Special educators of youth in foster care often pose the questions: “What can I share? What can I say? What about birth parent rights? What about foster parent rights?” These are no easy questions to answer. The worse response is to ignore the complexities associated with these questions and keep matters as status quo. The rights of birth parents, foster parents, and caseworkers, and the many needs of youth in foster care warrant special educators to make decisions that are fair, legal, and beneficial.

Special educators should visit with caseworkers and identify parties with legal access to information and participation. Next, they should draft plans for foster parent and birth parent involvement and receive administrative approval. The process empowers educators to follow through with their plans at times when certain parties challenge the extent of their involvement.

6 - Commit, not comply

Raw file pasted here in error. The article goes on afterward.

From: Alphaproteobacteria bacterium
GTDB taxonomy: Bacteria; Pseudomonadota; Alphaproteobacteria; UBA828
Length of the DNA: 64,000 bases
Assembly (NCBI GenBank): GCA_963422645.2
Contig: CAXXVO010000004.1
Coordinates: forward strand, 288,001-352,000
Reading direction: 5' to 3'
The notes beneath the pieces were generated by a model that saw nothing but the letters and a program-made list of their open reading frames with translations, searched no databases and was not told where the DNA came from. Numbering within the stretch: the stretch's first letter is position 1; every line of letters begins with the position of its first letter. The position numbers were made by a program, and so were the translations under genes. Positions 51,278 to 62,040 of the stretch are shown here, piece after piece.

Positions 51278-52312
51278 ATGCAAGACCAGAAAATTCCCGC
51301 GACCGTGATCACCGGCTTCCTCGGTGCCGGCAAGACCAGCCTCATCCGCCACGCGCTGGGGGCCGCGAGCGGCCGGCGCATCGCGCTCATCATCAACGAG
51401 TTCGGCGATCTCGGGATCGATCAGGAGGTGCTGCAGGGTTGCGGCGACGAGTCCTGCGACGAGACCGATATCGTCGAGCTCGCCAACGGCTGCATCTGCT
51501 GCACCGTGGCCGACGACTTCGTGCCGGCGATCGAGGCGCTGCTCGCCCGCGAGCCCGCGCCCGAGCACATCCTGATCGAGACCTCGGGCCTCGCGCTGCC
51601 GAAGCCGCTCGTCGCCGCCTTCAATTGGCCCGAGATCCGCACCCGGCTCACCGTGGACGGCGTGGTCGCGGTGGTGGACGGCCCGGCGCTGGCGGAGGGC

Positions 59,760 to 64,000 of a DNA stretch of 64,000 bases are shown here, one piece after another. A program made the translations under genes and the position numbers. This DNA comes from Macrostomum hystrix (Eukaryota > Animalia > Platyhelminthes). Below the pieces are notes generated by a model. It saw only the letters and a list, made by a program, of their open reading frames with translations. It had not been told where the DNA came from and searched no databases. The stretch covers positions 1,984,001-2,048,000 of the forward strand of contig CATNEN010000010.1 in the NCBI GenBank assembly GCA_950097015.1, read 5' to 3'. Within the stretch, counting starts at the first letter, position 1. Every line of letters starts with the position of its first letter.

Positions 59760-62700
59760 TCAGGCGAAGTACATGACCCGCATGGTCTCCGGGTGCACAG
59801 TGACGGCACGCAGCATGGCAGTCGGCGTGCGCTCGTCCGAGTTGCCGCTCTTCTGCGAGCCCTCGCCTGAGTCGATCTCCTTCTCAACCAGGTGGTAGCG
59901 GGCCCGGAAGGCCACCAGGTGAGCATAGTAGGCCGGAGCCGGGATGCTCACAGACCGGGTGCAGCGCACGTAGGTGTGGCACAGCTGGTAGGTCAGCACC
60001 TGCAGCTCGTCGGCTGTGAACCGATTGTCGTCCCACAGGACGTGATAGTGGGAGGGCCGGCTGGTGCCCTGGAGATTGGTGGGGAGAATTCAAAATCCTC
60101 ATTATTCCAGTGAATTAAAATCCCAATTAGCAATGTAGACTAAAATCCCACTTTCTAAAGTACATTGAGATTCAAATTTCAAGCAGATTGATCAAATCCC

Special education services for youth in foster care need to exceed the task of identifying the roles and responsibilities of caseworkers, birth parents, and foster parents. The services should be unique and focus on each foster youth’s specific needs and goals.

Special educators should encourage foster students’ self-determinations and involve them in their IEP, especially at the secondary level. Transition plans should account for services and goals to overcome systemic problems that adolescents who age out of foster care typically endure, such as: (a) unwanted pregnancies, (b) homelessness, (d) lack of health care, and (e) lack of post secondary options.